WILL THE USE OF A LIVING TRUST INSTEAD OF A WILL SAVE LEGAL FEES?
The legal fee for representing an estate would most likely be the same, whether the assets pass in trust or by will. The legal costs saved by using a living trust are the costs incurred in a probate proceeding.
Reasons for Doing a Living Trust
1) Privacy: Living Trusts are not on Public Record
2) Disinheriting Sons-in-Laws and Daughters-in-Laws: With divorce rate so high, it is quite possible that your hard earned money will go to fund the in-laws life style rather than to your children and grandchildren.
3) Saving on certain Estate Taxes and or Probate Expenses: Accomplished by preserving the exemption for both spouses and avoiding probate taxes and recordings.
4) Stretching out Inheritances to Children (Not a Lump Sum): Money can be doled out every year, every five years, etc.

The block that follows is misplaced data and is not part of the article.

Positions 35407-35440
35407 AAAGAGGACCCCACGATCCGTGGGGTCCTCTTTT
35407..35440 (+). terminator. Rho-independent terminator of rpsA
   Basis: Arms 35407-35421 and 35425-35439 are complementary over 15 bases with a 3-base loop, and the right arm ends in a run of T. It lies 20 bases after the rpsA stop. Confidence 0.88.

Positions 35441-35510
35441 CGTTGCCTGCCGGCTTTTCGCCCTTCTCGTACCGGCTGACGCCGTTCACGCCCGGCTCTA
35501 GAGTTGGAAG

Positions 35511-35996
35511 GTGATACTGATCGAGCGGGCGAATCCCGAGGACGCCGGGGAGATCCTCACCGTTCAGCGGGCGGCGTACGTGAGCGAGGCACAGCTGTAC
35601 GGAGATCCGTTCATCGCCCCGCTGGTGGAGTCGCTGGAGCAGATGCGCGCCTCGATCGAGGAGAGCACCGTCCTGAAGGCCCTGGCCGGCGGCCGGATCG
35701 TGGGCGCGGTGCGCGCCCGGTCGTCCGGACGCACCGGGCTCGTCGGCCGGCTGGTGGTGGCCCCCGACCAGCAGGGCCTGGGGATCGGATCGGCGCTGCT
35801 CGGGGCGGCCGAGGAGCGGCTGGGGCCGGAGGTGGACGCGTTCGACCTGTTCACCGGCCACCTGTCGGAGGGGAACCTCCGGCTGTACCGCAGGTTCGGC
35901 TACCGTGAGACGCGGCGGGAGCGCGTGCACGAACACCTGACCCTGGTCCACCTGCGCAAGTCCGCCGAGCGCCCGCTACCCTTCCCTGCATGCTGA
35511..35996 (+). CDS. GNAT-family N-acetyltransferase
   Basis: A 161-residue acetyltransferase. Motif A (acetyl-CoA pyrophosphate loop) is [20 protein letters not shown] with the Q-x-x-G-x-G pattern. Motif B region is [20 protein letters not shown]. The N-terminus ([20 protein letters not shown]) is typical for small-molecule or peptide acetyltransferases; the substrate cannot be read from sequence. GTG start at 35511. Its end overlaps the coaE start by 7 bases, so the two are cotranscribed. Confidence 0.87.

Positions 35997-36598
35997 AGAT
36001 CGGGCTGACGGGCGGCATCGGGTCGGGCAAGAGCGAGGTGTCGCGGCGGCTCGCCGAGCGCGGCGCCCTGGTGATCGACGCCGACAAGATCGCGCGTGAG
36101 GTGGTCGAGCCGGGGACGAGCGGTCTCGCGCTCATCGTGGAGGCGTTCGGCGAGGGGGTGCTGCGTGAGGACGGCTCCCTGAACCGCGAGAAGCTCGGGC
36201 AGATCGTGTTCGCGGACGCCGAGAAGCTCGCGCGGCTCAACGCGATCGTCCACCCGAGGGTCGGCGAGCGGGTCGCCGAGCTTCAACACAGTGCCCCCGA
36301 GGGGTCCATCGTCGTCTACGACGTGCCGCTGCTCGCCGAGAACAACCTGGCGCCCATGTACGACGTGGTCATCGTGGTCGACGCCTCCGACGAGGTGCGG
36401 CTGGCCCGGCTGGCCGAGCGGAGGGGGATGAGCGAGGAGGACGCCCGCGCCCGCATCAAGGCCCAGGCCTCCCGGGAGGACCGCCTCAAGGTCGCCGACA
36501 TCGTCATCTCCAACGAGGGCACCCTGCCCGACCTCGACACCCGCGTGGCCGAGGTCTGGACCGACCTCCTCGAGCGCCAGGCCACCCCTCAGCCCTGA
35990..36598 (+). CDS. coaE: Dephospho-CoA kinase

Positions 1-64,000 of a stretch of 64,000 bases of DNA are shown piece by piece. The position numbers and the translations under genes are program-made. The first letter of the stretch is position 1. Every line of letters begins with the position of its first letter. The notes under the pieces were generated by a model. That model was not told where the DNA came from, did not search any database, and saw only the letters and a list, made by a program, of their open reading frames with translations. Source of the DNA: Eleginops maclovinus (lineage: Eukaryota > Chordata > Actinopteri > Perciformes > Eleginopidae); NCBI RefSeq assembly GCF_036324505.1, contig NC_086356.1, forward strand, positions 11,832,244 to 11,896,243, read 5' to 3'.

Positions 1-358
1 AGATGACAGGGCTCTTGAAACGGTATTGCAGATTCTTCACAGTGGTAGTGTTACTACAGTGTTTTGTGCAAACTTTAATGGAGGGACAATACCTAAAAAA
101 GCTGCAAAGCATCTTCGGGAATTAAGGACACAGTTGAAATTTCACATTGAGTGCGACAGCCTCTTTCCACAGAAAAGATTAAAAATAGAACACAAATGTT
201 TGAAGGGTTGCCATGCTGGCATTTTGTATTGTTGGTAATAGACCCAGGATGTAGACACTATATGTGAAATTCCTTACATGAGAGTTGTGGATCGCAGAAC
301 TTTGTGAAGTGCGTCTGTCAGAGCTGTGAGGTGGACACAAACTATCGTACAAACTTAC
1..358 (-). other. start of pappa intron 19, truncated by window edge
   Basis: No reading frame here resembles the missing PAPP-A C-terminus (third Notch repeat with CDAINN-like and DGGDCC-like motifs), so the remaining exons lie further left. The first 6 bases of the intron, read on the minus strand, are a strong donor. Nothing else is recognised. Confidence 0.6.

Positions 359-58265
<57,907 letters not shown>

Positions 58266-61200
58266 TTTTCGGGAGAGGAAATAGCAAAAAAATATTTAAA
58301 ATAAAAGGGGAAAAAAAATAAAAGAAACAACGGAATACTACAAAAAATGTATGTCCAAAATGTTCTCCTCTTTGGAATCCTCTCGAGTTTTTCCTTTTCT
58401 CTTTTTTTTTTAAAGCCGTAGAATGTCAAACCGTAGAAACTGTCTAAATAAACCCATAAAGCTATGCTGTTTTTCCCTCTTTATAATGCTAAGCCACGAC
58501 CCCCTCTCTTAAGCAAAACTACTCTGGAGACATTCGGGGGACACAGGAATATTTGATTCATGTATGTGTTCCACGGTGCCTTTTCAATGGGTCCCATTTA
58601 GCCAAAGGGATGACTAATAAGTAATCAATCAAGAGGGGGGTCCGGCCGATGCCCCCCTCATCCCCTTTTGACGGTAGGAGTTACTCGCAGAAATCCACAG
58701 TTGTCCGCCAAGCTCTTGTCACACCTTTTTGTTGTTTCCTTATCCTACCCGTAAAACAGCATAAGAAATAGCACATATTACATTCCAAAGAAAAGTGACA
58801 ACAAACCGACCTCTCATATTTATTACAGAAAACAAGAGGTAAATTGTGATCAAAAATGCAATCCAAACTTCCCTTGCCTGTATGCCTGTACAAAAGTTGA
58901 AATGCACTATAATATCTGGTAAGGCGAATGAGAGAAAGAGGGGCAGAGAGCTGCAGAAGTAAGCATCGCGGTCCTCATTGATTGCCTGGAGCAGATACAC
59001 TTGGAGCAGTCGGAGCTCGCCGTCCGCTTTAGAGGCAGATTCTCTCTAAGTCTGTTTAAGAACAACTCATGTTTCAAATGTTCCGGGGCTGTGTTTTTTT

5) Making Transfer of Property Easier for Heirs: Avoids the trouble of probating and switching property over to heirs. When you die the assets in the trust switch automatically to the heirs with new trustees (often the same people).
6) You Want One: Sometimes people feel better with trusts because of past experiences with them.
WHAT ARE SPECIAL NEEDS TRUSTS?
Have you been told that your son or daughter, who has a disability, is not allowed to inherit money? It’s true, an inheritance will interrupt his or her SSI and Medicaid. Therefore, someone who is disabled cannot inherit more than $2,000 because it will interrupt his or her government benefits.
There is an easy way around this problem. You can leave money for your son or daughter, without interfering with the public benefits. Just ask your attorney for a Special Needs Trust.